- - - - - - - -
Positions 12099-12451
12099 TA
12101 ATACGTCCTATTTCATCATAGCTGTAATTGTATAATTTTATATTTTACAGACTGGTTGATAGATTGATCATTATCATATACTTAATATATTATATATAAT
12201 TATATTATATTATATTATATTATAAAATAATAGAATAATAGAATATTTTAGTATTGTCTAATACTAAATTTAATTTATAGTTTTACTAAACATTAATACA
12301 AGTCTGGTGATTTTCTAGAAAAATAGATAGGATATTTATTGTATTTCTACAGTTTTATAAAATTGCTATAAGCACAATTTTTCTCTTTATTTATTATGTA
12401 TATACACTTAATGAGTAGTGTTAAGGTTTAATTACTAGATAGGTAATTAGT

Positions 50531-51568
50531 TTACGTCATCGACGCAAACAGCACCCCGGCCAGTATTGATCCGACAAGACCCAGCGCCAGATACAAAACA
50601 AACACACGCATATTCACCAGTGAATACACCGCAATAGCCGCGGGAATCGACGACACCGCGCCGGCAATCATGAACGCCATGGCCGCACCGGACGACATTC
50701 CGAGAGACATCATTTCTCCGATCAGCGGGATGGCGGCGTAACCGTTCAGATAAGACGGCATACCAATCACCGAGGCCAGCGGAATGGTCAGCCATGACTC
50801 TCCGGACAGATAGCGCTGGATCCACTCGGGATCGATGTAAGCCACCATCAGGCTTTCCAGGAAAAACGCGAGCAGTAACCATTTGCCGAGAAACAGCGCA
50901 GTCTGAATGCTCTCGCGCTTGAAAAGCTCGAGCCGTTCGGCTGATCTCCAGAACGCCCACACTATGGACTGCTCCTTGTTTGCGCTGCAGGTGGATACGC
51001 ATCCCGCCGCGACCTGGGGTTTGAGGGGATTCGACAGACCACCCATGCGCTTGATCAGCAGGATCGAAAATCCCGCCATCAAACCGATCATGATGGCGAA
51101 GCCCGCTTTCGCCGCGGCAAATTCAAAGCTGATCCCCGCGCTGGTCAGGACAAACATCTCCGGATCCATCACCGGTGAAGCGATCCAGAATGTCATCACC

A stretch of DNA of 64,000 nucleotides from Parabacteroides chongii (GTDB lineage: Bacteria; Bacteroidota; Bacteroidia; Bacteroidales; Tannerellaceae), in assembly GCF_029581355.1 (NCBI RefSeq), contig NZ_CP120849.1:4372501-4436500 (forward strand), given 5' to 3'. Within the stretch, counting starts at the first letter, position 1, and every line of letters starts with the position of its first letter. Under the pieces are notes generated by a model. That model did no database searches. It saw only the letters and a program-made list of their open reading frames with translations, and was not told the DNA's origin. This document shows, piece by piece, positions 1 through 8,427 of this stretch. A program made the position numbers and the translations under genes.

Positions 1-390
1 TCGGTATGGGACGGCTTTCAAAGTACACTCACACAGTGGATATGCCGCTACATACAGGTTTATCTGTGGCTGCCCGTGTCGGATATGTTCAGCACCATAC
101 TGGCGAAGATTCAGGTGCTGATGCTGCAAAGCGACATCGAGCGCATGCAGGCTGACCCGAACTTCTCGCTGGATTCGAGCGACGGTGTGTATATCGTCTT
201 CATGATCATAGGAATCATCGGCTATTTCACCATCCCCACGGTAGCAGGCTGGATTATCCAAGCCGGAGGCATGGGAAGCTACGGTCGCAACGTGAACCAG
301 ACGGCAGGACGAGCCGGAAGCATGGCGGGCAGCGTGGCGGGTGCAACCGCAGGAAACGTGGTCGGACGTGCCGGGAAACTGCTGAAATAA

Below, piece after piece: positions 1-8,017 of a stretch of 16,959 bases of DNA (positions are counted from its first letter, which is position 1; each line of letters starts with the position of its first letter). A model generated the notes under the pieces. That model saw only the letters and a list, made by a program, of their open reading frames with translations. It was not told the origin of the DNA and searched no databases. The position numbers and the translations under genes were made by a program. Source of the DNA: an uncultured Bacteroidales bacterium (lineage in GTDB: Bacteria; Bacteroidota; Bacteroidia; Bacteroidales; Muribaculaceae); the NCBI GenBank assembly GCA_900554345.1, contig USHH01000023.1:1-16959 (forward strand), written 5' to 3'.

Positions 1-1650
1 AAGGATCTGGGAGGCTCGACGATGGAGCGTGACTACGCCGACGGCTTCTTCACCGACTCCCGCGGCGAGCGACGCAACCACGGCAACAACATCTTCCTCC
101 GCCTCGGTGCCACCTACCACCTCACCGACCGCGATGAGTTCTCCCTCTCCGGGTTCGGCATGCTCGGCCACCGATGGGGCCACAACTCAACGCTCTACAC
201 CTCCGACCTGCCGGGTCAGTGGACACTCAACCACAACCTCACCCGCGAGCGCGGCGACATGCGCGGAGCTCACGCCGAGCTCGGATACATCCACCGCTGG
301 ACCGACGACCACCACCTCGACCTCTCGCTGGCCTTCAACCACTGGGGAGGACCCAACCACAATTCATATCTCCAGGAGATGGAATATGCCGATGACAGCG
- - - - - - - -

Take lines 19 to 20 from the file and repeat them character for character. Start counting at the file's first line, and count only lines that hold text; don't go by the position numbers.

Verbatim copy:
201 CATGATCATAGGAATCATCGGCTATTTCACCATCCCCACGGTAGCAGGCTGGATTATCCAAGCCGGAGGCATGGGAAGCTACGGTCGCAACGTGAACCAG
301 ACGGCAGGACGAGCCGGAAGCATGGCGGGCAGCGTGGCGGGTGCAACCGCAGGAAACGTGGTCGGACGTGCCGGGAAACTGCTGAAATAA